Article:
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A Tool for State-based Power Analysis for SoCs

Early power analysis for systems-on-chip (SoC) is crucial for determining the appropriate packaging and cost. This early analysis commonly relies on evaluating power formulas for all cores for multiple configurations of voltage, frequency, technology and application parameters, which is a tedious and error-prone process. Given all variations in the power consumed by a core, a designer is forced to run the spreadsheets hundreds of times for all cores with different parameters in order to get a representative picture of the SoC power consumption under different operating scenarios. This is clearly very time consuming and error prone on the expected coverage. It is easy to overlook specific scenarios and fail to explore fully the power design space when running the spreadsheet analysis manually.

SPA encapsulates a methodology and algorithms for automating the power analysis of SoCs. Given the power state machines for individual cores, SPA defines the product power state machine for the whole SoC and uses formal symbolic simulation algorithms for traversing and computing the minimum and maximum power dissipated by sets of power states in the SoC. SPA is a tool for early formal analysis and exploration of the power design space for core-based SoCs. The key to this analysis is a new formal model for the different states in which the SoC can operate. Given the Power State Machine (PSM) for each core, SPA computes the power state machine for the whole SoC as the product of all individual PSMs for the cores. It combines the spreadsheet-like calculations with the PSM model for each core, and formally computes the product power state machine for the whole SoC. It then performs a symbolic simulation of the product PSM for all possible input combinations or for specific scenarios.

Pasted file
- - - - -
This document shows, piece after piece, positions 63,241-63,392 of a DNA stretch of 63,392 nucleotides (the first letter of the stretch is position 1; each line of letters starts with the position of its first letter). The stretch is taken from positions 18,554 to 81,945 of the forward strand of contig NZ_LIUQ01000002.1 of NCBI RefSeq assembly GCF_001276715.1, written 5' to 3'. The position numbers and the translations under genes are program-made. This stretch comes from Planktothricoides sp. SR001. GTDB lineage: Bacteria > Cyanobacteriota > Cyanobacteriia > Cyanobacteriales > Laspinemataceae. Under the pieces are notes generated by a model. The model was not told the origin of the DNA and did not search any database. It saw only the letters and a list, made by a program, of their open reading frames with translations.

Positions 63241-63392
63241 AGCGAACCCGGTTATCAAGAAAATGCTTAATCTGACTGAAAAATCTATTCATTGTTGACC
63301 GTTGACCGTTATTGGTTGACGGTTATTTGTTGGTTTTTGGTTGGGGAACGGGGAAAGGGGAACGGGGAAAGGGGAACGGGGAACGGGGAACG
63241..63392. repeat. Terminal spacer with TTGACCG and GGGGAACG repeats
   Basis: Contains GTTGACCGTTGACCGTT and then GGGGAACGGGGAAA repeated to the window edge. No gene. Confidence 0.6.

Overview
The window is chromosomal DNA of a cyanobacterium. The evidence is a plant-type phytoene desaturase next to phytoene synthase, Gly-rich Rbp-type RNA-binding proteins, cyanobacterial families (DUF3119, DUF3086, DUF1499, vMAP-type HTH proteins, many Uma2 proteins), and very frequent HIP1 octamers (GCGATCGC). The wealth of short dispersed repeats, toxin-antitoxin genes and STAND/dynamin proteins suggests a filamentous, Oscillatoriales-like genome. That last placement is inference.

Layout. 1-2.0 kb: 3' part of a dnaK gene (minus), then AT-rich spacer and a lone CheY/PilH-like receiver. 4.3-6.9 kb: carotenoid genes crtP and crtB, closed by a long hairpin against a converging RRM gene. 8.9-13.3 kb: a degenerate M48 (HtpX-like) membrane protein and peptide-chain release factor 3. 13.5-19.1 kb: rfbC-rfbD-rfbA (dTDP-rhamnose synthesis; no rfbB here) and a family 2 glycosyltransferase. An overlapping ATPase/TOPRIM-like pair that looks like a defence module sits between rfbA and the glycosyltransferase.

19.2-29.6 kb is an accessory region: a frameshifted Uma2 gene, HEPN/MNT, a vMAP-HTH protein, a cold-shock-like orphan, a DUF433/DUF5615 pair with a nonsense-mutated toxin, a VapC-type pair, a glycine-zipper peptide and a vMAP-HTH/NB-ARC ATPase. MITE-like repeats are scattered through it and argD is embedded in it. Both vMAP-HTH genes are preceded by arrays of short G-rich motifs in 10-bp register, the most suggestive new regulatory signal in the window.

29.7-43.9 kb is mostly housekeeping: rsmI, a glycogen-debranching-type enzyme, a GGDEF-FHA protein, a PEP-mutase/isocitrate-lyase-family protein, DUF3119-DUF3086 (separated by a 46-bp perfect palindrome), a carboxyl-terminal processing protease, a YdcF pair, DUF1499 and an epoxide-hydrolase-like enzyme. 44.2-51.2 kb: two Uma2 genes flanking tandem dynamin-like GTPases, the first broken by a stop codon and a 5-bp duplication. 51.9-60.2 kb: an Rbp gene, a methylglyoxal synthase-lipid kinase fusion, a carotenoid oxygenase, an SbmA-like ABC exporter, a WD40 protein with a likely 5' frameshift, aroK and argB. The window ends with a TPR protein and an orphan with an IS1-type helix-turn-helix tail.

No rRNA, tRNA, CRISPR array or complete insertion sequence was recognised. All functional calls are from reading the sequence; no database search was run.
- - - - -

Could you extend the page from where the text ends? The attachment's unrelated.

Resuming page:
System Block Diagram Power Analysis

As an example, consider the simple system in the block diagram above. It contains an Ethernet subsystem (represented by the EMAC3 and MadMal8 cores), a PowerPC processor and a few other cores. SPA was used to compute the min/max power dissipated during a specific scenario of a packet being received by the Ethernet controller (EMAC3) and transmitted to the MAL (MadMal8) and onto Memory over the PLB using the Memory controller (HSMC). The components that are activated in turn during the simulation are: EMAC, EMAC_IO, MAL, PLB Arbiter, MC, CPU. The other components are left as don't cares, which means that they may stay idle or go to sleep. The simulation starts at the all idle state. It first activates the EMAC_IO and EMAC to receive a packet (cycle 2). Then the MAL becomes active and the EMAC\_IO may go to idle (cycle 3). In cycle 4, the MAL transfers the data to memory, thus activating the PLB arbiter and the Memory controller; while the EMAC and EMAC_IO may transition to idle state. The other cycles refer to similar transactions between the EMAC, MAL, PLB and Memory. Of special interest is cycle 7 where the CPU becomes Active to process a packet descriptor, causing a jump in power dissipation. The line connecting the dots inside each min/max bar correspond to the power dissipation for the cores involved in the packet receive process only. This allows us to see where within the min/max power is the power for a specific scenario.

Papers:
  1. R. A. Bergamaschi and Y. Jiang, "State-Based Power Analysis for Systems-on-Chip", in Proceedings of the 40th ACM/IEEE Design Automation Conference, ACM/IEEE, June 2003
Developers: Reinaldo Bergamaschi, IBM Research
Yunjian William Jiang, UC Berkeley
Contact: Reinaldo Bergamaschi, berga@us.ibm.com


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